to = t0.632DO - t (2-5.3)

The units of t and to are the same time units as those used by the control system.

Now that t and to have been evaluated, we proceed to evaluate K. Following the

de¬nition of gain,

(156 - 150)∞C 6∞C ∞C

K= = = 1.2

(55 - 50) %CO 5 %CO %CO

31

OBTAINING PROCESS CHARACTERISTICS FROM PROCESS DATA

This gain says that at the present operating condition, a change of 1%CO results in

a change of 1.2°C in outlet process temperature. This gain correctly describes the

sensitivity of the outlet process temperature to a change in controller output.

However, this gain is only a partial process gain and not the total process gain. The

total process gain is the one that says how much the process output, c(t) in %TO,

changes per change in process input, m(t) in %CO; the reader may refer to Fig. 2-

1.1b to understand this point. That is, the process output is given by the transmitter

output and it is not the temperature. Therefore, we are interested in how much the

transmitter output changes per change in controller output, or

Dc change in transmiter™s output, %TO

K= = (2-5.4)

Dm change in controller™s output, %CO

The change in transmitter output is calculated as follows:

Ê 6 ∞C ˆ

Dc = 100% = 4 %TO

Ë 150∞C ¯

or, in general,

Ê DPV ˆ Ê change in process variable in engineering unitsˆ

Dc = 100%TO = 100%TO

Ë span ¯ Ë ¯

span of transmitter

(2-5.5)

Therefore, the total process gain for this example is

4%TO %TO

K= = 0.8

5%CO %CO

If the process variable had been recorded in percent of transmitter output, there

would be no need for any extra calculation.

We can now write the transfer function for this process as

C ( s) 0.8 e - to s

=

M ( s) t s+1

This transfer function describes the relation between the transmitter output and the

controller output. If a transfer function describing the relation between the trans-

mitter output and any other process input (other than the controller output) is

desired, the same procedure is then followed to evaluate K, t, and to. In this case

the units of the K will be different than before; that is, they will not be %TO/%CO.

The units will depend on the units of the particular input.

To illustrate the approximation using the two-point method, consider a third-

order process described by the following transfer function:

32 PROCESS CHARACTERISTICS

Figure 2-5.2 Response of process and FOPDT model.

O(s) 1.2

=

I (s) (3s + 1)(3s + 1)(4 s + 1)

Suppose that the input I(t) is changed by 10 input units at time 10 time units. The

output O(t) is recorded, and the mathematical calculations described above are

followed. The FOPDT model calculated is

O( s) 1.2 e -4.25 s

=

I ( s) 6.75 s + 1

Figure 2-5.2 shows the responses of the process and of the model to the same step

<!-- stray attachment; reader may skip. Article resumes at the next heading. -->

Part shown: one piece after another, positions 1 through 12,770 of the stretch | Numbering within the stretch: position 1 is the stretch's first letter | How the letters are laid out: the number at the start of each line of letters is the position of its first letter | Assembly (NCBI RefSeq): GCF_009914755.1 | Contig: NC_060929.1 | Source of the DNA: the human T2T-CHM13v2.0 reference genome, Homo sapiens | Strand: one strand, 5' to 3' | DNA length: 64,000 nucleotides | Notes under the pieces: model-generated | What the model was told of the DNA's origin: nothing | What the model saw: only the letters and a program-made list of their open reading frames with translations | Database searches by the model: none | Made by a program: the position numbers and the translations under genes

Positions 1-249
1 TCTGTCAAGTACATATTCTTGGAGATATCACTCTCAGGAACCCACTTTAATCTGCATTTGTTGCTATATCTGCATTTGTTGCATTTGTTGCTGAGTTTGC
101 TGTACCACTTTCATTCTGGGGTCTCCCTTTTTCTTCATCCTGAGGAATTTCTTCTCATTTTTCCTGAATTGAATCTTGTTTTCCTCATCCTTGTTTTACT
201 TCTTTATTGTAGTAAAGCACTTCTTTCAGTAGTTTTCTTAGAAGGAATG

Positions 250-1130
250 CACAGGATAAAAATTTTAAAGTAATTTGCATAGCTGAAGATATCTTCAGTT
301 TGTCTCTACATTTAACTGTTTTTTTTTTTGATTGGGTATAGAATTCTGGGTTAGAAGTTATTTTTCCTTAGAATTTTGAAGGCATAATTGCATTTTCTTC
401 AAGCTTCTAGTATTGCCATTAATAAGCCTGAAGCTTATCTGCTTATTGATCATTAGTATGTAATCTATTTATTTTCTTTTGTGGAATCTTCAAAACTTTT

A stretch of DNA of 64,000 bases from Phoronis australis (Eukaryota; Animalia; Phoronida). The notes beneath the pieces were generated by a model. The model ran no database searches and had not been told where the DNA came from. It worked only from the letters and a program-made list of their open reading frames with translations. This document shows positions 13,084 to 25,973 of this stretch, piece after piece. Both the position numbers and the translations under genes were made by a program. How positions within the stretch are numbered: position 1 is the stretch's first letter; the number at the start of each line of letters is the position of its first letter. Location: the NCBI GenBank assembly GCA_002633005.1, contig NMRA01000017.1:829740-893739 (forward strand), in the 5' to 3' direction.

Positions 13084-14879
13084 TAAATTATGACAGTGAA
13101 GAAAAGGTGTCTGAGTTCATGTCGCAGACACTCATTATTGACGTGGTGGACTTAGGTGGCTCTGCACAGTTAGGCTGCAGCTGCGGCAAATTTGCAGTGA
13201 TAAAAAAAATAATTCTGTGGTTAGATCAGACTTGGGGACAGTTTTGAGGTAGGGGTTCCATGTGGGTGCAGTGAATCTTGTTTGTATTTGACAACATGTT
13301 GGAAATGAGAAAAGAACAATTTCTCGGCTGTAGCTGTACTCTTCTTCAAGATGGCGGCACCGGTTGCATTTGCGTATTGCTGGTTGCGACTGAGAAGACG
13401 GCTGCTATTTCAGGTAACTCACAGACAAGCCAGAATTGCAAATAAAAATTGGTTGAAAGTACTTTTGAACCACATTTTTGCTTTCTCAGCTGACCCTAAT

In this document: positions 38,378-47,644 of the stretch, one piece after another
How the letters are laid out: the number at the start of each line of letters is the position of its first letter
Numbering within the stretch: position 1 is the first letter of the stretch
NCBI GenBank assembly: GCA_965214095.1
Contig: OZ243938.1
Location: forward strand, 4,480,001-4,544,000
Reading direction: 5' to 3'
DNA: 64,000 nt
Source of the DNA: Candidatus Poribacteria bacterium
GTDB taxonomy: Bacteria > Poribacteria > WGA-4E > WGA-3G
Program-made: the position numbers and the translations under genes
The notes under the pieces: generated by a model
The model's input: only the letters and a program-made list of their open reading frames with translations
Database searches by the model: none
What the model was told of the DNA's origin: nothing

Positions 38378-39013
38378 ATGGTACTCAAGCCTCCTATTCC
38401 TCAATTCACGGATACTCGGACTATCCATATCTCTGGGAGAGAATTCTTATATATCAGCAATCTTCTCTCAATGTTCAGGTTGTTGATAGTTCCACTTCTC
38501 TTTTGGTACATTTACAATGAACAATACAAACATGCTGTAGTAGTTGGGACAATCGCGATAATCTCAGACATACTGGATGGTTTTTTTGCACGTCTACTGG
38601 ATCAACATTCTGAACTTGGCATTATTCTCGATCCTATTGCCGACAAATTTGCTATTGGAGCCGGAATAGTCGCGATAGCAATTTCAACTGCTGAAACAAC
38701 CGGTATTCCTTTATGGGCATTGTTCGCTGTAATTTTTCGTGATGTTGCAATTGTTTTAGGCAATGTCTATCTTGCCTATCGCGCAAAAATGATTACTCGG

change in input. The responses are quite close. Note that the model shows a longer

dead time than the “apparent dead time” in the process. This will always be the case,

and it is done in an effort to minimize the area between the two curves.

As mentioned earlier, the procedure just presented provides the “best” approx-

imation of a higher-order (or multicapacitance) process by a ¬rst-order-plus-dead-

time (or single-capacitance) process. It provides an important tool to process control

personnel.

2-6 QUESTIONS WHEN PERFORMING PROCESS TESTING

The following questions must be answered when performing process testing.

1. In what direction should the controller output be moved?

Safety is the most important consideration. You always want to go in a safe

direction.

33

REFERENCE

2. By how much (%) should the controller output be moved?

Move by the smallest amount that gives you a good (readable) answer. There are

two reasons for this: (1) if you move the process far from its present steady state,

this makes the operating personnel nervous; and (2) you want to obtain the char-

acteristics close to the operating point, because much away from it, nonlinearities

may start having an effect.

3. How many tests should be performed?

We want to have repeatability in the results; therefore, we could say that we

should have as many tests as possible to ensure repeatability. However, many tests

are not realistic either. To start, perhaps two tests, in different directions, are enough.

Once the numerical values of the characteristics are obtained, they can be com-

pared, and if not similar, more tests may be justi¬ed. If they are similar, an average

can then be calculated.

4. What about noise?

Noise is a fact in many processes. Once a recording is obtained, an average

process curve can be drawn freehand to obtain an average curve. This in itself is a

way to ¬lter the noise.

5. What if an upset enters the process while it is being tested?

The purpose is to learn how the manipulated variable affects the controlled vari-

able. If a disturbance enters the process while it is being tested, the results will be

due to both inputs (manipulated variable and disturbance). It is very dif¬cult to

deconvolute the effects. This disturbance may be the reason why two tests may

provide much different results. The test should be done under the most possible

steady-state conditions.

2-7 SUMMARY

In this chapter we have only considered the process. We have looked at the char-

acteristics, or personality, of processes. Speci¬cally, we de¬ned and discussed the fol-

lowing terms: process, self-regulating and non-self-regulating processes, integrating

and open-loop unstable processes, single- and multicapacitance processes, process

gain, process time constant, process dead time, process nonlinearities, and transfer

functions. Finally, we presented and discussed a method to evaluate the process

characteristics empirically.

What we learned in this chapter is most useful in tuning controllers (Chapters 3

and 4), in evaluating control system stability (Chapter 6), and in designing advanced

control strategies (Chapters 7 to 9).